One of the most common reasons that patients undergo cosmetic rhinoplasty is because they feel their nose is too large. There are a number of aspects of the nose that may contribute to its size: the width of the nose, the height of the bridge, and the length of the tip. A long nose is often referred to as having an over-projected tip, which can be improved through surgery.
A long nose can cause the chin to look weak and often detracts from the other features and overall look of the face. The size of this centrally located feature may cause the eyes and lips to appear small, though most people prefer to enlarge and highlight these attractors. A longer nose may also have a droopy tip, which can distort the rest of the face by drawing it downward.
What to expect from your nose surgery
De-projection of the nasal tip can be achieved during either an open or closed rhinoplasty with maneuvers that reduce the length of the nose. The doctor can effectively reposition the nasal tip to decrease its distance from the face, as seen in some of Dr. Bustillo’s nose job patient photos. Through this part of rhinoplasty it is essential for the surgeon to alter the tip in such a way that the various regions of the nose remain proportionate. Reducing the tip of the nose too greatly will create a wider end of the nose than is ideal. It is common for rhinoplasty patients who undergo tip reduction to also have bridge work done as those with over-projected tips tend to also have heightened nasal bridges.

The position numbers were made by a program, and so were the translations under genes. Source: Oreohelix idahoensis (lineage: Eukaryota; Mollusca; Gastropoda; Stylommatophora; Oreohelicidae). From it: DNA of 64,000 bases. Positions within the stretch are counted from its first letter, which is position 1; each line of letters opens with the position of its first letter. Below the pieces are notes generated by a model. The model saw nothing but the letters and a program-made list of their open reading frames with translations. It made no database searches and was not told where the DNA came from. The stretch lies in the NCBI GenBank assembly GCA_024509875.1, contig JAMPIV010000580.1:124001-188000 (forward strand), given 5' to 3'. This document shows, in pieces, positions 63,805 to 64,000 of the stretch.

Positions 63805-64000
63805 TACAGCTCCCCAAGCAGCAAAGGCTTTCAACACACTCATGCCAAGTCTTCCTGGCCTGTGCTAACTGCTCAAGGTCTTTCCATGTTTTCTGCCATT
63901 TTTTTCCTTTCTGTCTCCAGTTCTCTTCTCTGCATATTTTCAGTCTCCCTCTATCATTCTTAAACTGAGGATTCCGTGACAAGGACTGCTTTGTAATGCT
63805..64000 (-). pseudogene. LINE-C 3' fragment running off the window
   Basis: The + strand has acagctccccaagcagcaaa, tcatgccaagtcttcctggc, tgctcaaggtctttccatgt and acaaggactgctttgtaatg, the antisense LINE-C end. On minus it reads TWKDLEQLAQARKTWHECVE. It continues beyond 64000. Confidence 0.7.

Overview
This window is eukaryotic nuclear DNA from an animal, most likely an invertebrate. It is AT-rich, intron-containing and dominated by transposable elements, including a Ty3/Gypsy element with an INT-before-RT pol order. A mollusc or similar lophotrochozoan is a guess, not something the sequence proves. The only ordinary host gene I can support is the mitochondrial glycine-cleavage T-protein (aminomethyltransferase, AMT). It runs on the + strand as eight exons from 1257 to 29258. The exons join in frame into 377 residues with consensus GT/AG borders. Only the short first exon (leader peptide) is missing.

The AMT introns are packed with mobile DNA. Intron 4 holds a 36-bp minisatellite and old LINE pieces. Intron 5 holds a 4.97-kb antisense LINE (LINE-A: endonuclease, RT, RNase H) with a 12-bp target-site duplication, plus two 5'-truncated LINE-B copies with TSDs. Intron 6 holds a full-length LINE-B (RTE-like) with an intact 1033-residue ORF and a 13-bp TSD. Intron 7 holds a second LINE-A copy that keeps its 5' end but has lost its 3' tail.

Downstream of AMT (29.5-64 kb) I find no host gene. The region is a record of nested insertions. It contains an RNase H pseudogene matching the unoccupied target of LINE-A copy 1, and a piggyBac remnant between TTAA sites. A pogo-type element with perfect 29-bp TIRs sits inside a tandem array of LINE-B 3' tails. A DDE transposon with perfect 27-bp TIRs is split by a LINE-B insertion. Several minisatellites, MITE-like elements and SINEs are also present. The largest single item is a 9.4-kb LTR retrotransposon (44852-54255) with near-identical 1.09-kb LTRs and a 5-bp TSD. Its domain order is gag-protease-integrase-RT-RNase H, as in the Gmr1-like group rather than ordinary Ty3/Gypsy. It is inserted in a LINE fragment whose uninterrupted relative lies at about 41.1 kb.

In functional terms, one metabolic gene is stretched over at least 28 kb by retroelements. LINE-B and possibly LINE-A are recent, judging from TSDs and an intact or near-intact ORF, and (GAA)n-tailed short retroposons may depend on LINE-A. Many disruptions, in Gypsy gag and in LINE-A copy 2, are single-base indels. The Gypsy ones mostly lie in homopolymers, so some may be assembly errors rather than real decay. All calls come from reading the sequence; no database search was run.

During the consultation, or initial patient-doctor visit, the surgeon may take measurements of the nose to determine mathematically how much the length should be reduced. There are other methods the doctor may utilize to determine which alterations will results in the most desirable outcome. The patient has the opportunity to relay his or her opinion and the doctor will examine the nose to determine the extent of change allowed by the individual’s anatomy.
One method used to alter an over-projected nasal tip is through the freeing of the cartilage found in the end of the nose so it can be repositioned further back, thus lessening its length. In some patients, the cartilage is not malleable enough for this approach to be effective. In addition, severely over-projected tips will not benefit from the movement of cartilage as typically the nose may only be repositioned a few millimeters back from its original location. In other surgeries, the tip cartilage can be trimmed, then cut and overlapped in a medial lateral crural overlay to allow for more horizontal movement that brings the nasal tip closer to the face.
As an expert in facial plastic surgery, Dr. Bustillo can explain which technique is best for each patient’s over-projection concerns. The doctor is highly specialized in facial plastic surgeries, including rhinoplasty and revision rhinoplasty, as well as a number of non-invasive cosmetic procedures. Dr. Bustillo’s Coral Gables, Florida, office can be reached at (305) 663-3380, or through the Patient Contact Form.